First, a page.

The establishment types label their opponents “purists”—the implication being that they are reasonable and realistic while the Tea Partier types are unreasonable and naïve. With one word, establishment apologists debase their rivals while elevating themselves. But it is actually establishment Republicans, not Tea Partiers, who are the true purists.
To an incalculable extent, the GOP’s foreign policy under President Bush II damaged the Republican brand. Poll after poll continues to show that the vast majority of Americans prefer, in the words of none other than presidential candidate Bush II, “a more humble foreign policy.” Still, such establishment figures as John McCain and Lindsay Graham continue to feed into the worst caricatures of the war mongering Republican. It is establishment Republicans who fuel the perception that they’re zealous purists, “extremists” and “one issue voters,” when they wax hysterical over just talk of reducing by a single red cent our tremendous defense budget.
Establishment Republicans are doubtless sincere when they claim to desire intraparty unity and, thus, apresidential candidate in 2016 that can bring this about. However, the only “unity” for which establishment Republicans will settle is unity on their terms.
In practice what this means is that any candidate like, say, a Senator Rand Paul, who exhibits anything less than unadulterated enthusiasm for the foreign policy agenda for which Republicans have, to their great detriment, become known, will most definitely not receive support by the GOP machine. Beyond this, much like Paul the Elder, they will be branded an “isolationist” and subjected to every conceivable smear.
When establishment Republicans acquiesce in the left’s agenda and Tea Party types complain, the reply with which they are invariably met is something like: “Remember, Republicans control only ‘one-half’ of ‘one-third’ of the government.” The tone is clear: these pesky, naïve purists just can’t grasp political reality! Well, maybe it is high time that establishment Republicans be forced to face a counter-reply.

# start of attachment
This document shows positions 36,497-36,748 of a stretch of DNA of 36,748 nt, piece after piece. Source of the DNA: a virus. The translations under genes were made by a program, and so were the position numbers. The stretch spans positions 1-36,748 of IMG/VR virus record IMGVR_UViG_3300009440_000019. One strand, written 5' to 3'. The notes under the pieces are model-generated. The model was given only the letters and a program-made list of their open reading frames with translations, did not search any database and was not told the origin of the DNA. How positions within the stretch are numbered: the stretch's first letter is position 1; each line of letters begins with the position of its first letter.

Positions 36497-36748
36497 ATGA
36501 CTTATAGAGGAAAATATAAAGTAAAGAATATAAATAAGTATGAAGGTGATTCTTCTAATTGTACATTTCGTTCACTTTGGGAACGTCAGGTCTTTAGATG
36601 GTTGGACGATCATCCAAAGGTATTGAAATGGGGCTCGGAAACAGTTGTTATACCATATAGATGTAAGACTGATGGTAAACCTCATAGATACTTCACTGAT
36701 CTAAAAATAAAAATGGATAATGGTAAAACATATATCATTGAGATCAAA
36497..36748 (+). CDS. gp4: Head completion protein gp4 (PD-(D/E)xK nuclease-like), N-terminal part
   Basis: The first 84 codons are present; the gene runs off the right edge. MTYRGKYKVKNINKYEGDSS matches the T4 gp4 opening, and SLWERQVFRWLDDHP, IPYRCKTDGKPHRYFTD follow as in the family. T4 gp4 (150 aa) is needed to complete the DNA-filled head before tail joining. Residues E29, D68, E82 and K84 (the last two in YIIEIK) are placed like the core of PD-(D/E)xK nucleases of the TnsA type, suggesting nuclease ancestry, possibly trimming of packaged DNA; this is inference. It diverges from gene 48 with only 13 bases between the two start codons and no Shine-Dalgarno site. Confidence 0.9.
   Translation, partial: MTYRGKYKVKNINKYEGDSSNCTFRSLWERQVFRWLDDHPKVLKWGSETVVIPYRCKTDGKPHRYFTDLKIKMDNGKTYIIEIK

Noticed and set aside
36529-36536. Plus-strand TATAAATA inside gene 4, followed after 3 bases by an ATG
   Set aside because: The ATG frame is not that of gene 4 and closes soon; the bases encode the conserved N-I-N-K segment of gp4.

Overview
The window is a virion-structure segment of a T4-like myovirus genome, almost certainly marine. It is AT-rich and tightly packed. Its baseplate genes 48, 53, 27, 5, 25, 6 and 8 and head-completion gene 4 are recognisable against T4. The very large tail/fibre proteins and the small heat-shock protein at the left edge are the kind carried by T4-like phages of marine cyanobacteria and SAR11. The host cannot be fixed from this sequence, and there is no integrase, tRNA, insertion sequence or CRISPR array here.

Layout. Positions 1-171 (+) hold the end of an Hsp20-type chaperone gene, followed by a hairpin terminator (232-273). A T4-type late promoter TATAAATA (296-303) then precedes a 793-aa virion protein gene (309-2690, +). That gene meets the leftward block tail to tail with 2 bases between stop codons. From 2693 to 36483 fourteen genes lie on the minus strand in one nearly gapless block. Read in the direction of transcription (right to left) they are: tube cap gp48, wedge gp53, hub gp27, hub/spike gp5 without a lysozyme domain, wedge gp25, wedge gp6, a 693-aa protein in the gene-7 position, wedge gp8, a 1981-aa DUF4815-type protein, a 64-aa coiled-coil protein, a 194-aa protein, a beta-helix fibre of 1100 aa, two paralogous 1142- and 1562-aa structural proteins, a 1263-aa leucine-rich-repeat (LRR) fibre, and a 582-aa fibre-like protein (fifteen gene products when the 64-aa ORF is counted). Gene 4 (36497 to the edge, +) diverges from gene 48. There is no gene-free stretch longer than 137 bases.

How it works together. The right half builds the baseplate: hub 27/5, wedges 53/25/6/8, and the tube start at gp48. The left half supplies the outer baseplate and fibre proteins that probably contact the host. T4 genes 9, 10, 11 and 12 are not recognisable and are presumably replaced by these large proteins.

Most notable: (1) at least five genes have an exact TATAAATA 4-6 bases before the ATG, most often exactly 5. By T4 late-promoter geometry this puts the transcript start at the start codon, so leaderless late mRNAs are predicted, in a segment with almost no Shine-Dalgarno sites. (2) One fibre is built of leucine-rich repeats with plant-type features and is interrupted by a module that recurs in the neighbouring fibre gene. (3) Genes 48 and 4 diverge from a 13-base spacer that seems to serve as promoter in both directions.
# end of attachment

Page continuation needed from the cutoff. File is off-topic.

Tea Partiers should remind the establishment that during past election cycles none of the candidates who they’ve catapulted to office ever instructed them on the nit and grit of the political realities on which they are now being lectured. Furthermore, Tea Party voters should insist now, before the next election cycle, that every Republican running for office repeatedly caution voters against entertaining unrealistically high expectations, for regardless of what happens this November, a Democratic president promises to remain in the White House for at least the next two years.
Intra-party unity there will never be. Intra-party clarity, however, is less unattainable.
Jack Kerwick received his doctoral degree in philosophy from Temple University. His area of specialization is ethics and political philosophy. He is a professor of philosophy at several colleges and universities in New Jersey and Pennsylvania. Jack blogs at Beliefnet.com: At the Intersection of Faith & Culture. Contact him at email@example.com or friend him on facebook. You can also follow him on twitter.